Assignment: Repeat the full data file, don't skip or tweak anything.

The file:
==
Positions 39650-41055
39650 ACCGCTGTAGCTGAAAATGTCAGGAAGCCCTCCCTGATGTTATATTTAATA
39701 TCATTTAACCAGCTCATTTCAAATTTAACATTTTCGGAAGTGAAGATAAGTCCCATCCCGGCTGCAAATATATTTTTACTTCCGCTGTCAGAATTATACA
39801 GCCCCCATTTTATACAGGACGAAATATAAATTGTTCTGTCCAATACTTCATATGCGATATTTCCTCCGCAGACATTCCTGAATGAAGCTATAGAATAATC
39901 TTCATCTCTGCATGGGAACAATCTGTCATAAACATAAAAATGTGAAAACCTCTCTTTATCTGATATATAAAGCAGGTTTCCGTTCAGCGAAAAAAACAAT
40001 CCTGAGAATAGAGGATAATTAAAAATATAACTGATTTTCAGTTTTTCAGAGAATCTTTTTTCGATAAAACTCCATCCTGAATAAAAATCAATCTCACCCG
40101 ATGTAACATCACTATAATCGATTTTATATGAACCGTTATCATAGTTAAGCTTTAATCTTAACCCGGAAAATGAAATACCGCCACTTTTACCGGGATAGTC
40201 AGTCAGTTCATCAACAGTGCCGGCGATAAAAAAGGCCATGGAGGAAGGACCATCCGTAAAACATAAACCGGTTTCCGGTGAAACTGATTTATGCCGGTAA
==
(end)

Positions 39650-41055
39650 ACCGCTGTAGCTGAAAATGTCAGGAAGCCCTCCCTGATGTTATATTTAATA
39701 TCATTTAACCAGCTCATTTCAAATTTAACATTTTCGGAAGTGAAGATAAGTCCCATCCCGGCTGCAAATATATTTTTACTTCCGCTGTCAGAATTATACA
39801 GCCCCCATTTTATACAGGACGAAATATAAATTGTTCTGTCCAATACTTCATATGCGATATTTCCTCCGCAGACATTCCTGAATGAAGCTATAGAATAATC
39901 TTCATCTCTGCATGGGAACAATCTGTCATAAACATAAAAATGTGAAAACCTCTCTTTATCTGATATATAAAGCAGGTTTCCGTTCAGCGAAAAAAACAAT
40001 CCTGAGAATAGAGGATAATTAAAAATATAACTGATTTTCAGTTTTTCAGAGAATCTTTTTTCGATAAAACTCCATCCTGAATAAAAATCAATCTCACCCG
40101 ATGTAACATCACTATAATCGATTTTATATGAACCGTTATCATAGTTAAGCTTTAATCTTAACCCGGAAAATGAAATACCGCCACTTTTACCGGGATAGTC
40201 AGTCAGTTCATCAACAGTGCCGGCGATAAAAAAGGCCATGGAGGAAGGACCATCCGTAAAACATAAACCGGTTTCCGGTGAAACTGATTTATGCCGGTAA